- Bank CEOs still feel the need to bang the “climate change is real” drum.
- Are private banks doing enough to solve climate change together?
- Individual climate reports are valuable, but more bank collaboration is needed.
When wishing to take the pulse of a market I find it useful to read the CEO letter of an annual report of a bellwether company within it – not necessarily for the substance, but certainly for the intent.
Take ING, which recently published its 2023 Climate Report. The chief executive, Steven van Rijswijk, offers a healthy dose of substance and intent but what was most striking was his opening line: “Climate change is a fact”.
Well, yes. It is a fact. Surely, we can all agree on this, no?
The tone of van Rijswijk’s opener suggests that his investors, customers, and stakeholders may require more convincing. Despite all we have witnessed in the last few years – record temperatures, record melting of ice sheets, dramatic weather events – few but most of the stubborn or data-allergic should surely see it is true.
So, either Rijswijk is just adding the remark for effect or, more likely, he is battling to get a very simple point across to the people and institutions who have the power to influence it.
He writes: “The latest climate science sends a clear warning that we only have a small window of opportunity still open to limit global warming to 1.5°C… We all – governments, NGOs, businesses, and individuals – have a part to play, and we can all make a difference for present and future generations if we work together towards the same goals.”
Despite it being 2023, it is depressing to see leaders continue to state the obvious: the need to work on the same team when it comes to climate change. While Rijswijk expresses optimism that this can be achieved, the bare truth is that we are collectively struggling to do so. Many seasoned scientists believe the 1.5°C target is out of our hands now.
This is not a criticism of ING or Risjwijk. Albeit far too long (at 115 pages), buried within ING’s climate report are invaluable insights on how the bank is working to achieve net-zero goals; development of its Terra project – a serious attempt to support the net-zero transition of its most carbon-intensive client base – makes for especially useful reading, for example.
Like many, ING faces a lack of rich emissions data to work with, something ING wishes to be resolved at a pan-regulatory level. Rijswijk notes: “Emissions and other climate-related data, whether at client or sector level, can be incomplete, out-of-date or otherwise patchy.”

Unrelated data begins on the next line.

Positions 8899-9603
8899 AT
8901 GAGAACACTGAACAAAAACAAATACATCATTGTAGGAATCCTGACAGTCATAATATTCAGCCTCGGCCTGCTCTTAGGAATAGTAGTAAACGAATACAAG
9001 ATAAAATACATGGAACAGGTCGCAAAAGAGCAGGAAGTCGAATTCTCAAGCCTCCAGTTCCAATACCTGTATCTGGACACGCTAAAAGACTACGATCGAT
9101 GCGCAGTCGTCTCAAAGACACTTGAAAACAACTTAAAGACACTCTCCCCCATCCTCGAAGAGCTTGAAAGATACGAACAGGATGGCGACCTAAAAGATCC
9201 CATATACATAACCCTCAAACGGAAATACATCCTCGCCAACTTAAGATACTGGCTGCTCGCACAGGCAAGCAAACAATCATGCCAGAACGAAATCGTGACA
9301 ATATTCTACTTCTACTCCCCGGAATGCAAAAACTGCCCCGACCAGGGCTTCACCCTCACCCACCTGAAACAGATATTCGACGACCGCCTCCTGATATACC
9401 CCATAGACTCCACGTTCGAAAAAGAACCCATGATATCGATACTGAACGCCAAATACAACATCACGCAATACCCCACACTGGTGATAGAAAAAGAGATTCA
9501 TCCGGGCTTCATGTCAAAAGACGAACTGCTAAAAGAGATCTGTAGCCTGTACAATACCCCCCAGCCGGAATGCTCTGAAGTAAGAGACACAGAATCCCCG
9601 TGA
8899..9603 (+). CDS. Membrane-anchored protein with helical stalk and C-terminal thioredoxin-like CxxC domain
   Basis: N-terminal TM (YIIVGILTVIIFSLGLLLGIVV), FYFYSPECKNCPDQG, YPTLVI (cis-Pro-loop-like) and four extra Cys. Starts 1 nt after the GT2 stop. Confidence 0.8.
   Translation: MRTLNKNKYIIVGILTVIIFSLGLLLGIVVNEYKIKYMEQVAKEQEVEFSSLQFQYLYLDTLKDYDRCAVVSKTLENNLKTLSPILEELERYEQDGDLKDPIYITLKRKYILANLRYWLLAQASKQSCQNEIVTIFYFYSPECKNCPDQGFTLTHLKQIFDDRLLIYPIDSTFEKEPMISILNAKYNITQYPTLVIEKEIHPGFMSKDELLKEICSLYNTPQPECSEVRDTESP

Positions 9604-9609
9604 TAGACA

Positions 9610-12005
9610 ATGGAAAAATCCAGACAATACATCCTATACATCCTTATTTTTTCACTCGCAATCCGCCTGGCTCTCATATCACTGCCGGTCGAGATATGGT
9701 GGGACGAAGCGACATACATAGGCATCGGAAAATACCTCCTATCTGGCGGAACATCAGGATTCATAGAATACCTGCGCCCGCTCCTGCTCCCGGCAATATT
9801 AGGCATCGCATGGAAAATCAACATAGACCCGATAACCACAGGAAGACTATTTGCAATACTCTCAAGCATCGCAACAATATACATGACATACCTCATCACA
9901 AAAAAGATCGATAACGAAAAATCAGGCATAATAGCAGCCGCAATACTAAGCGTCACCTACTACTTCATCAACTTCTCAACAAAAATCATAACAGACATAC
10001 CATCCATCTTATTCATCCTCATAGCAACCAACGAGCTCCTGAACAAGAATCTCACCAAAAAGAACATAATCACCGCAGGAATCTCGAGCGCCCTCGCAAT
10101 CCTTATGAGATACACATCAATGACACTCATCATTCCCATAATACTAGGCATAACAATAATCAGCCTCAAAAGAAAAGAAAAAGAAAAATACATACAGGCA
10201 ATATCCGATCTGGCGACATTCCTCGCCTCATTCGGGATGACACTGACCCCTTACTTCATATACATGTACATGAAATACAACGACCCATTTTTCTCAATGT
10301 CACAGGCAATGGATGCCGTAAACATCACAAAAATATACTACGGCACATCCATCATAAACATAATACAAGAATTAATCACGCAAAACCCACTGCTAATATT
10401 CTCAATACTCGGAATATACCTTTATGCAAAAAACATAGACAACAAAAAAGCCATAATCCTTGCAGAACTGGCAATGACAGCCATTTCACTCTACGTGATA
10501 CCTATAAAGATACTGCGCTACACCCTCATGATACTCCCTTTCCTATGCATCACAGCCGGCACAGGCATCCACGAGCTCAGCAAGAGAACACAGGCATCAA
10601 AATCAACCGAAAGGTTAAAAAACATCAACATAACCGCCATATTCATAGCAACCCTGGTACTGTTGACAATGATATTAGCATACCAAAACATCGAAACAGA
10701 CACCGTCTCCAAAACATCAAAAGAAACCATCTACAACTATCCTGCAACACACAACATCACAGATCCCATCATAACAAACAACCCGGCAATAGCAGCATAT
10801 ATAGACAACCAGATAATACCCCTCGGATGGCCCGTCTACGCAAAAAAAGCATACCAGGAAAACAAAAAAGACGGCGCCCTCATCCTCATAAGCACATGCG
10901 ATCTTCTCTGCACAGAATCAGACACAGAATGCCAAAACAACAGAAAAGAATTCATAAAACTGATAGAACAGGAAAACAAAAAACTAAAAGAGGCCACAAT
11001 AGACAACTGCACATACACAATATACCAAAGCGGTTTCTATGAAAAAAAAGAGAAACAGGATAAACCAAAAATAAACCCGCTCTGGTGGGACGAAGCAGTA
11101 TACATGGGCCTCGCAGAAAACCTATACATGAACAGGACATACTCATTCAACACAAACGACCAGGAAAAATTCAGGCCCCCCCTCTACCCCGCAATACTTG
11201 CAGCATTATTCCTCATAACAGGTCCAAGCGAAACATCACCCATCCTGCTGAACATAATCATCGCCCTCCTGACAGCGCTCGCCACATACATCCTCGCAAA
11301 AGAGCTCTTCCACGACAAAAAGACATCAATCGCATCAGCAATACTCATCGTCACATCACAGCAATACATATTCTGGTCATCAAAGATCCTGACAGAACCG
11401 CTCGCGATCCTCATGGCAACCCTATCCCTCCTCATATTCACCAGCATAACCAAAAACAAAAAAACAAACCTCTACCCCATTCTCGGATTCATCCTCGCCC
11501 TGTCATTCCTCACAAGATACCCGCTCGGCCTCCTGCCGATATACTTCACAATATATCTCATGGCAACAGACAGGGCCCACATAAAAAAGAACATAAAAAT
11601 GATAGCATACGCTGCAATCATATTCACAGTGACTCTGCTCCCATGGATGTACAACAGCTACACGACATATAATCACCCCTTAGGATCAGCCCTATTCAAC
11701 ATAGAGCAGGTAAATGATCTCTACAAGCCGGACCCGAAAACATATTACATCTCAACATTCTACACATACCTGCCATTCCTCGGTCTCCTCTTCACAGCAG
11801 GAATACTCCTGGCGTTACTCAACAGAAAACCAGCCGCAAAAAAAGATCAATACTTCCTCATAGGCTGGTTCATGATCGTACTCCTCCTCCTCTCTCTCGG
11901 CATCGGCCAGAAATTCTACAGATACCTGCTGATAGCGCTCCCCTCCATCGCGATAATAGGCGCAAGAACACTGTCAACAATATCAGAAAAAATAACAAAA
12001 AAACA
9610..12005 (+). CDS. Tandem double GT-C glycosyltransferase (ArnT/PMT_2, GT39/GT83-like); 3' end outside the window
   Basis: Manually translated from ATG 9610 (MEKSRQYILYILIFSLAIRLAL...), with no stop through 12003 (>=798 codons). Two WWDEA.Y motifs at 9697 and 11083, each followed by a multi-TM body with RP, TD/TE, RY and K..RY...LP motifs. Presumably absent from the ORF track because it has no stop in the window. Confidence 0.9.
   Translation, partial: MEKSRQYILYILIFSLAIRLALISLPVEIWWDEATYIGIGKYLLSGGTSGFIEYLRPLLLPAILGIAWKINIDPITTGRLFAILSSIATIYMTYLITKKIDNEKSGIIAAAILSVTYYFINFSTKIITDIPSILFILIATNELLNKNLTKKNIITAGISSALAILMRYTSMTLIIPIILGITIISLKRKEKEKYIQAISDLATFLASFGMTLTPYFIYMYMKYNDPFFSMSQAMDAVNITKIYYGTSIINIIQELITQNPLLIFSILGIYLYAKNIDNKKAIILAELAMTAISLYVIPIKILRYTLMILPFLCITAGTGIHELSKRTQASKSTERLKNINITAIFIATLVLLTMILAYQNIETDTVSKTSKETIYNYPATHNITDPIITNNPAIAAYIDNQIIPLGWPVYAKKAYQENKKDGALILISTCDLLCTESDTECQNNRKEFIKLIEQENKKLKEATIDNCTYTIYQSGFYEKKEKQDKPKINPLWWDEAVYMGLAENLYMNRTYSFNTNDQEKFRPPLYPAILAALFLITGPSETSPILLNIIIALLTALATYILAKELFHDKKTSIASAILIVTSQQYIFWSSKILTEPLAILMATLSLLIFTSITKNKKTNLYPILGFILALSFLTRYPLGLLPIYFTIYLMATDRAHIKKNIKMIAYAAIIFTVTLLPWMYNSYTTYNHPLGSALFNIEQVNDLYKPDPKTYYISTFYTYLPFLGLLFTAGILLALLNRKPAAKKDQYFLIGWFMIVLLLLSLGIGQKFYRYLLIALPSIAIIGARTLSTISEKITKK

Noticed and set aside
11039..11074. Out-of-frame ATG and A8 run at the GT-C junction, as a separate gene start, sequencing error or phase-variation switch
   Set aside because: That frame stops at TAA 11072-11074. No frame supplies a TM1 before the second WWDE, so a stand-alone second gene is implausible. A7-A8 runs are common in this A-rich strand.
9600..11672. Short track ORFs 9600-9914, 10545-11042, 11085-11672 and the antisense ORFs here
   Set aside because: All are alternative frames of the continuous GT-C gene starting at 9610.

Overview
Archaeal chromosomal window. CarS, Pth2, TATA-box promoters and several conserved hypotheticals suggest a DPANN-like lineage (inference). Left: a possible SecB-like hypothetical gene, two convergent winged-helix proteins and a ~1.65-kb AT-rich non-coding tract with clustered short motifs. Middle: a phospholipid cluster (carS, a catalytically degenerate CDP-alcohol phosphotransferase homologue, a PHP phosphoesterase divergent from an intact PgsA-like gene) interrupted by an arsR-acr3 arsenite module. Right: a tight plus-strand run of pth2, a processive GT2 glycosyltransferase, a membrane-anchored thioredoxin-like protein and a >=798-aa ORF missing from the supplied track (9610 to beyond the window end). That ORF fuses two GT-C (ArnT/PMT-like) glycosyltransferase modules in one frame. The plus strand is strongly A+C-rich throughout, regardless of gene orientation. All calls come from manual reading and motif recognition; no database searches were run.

Collaborate: a direct plea
Okay, fine. Banks do need better data. But what is also patchy is any meaningful insight into how the banking sector is collaborating to mitigate climate change. Yes, there are a host of alliances for lenders to sign up to, but what about outcomes of partnership-based activity?
It would be great to see commercial and investment banks get together to produce reports on how they are as a sector making a difference. What deals they worked on together, and how they resolved sticky issues to get those deals over the line.
You already see multi-lateral development banks prepared to collaborate. In fact, the most recent joint report was just published outlining multilateral development banks’ (MDBs) aggregate climate finance figures and an explanation of working methodologies for tracking it. The headline data should prove encouraging for some: globally, climate finance provided by MDBs reached nearly $100bn in 2022, up from $82bn, and compares to the $69bn supplied by private finance in the same year.
MDBs do have a different mandate and ownership structure compared to private banks, but would it be too much to ask the leaders of the world’s most influential to provide the same level of enthusiasm to create something similar?
Could the top CEOs get around a table, select a handful of metrics and targets they can all agree on (such as standardising how to account for “mobilising” sustainable finance, for example), get an independent body to support those metrics, and share the results in one simple, easy to understand document?
It would not be a perfect mirror of the world, but it would provide invaluable insights and prove that, despite how competitive the banking sector can be, it can find ways to come together for the greater good.
Let’s hope the next set of annual climate reports is published, there is less need to state the obvious about the need to collaborate, and more on how actual collaboration has borne fruit.
And, if possible, do it in less than 115 pages, please![Read more: ESG reporting]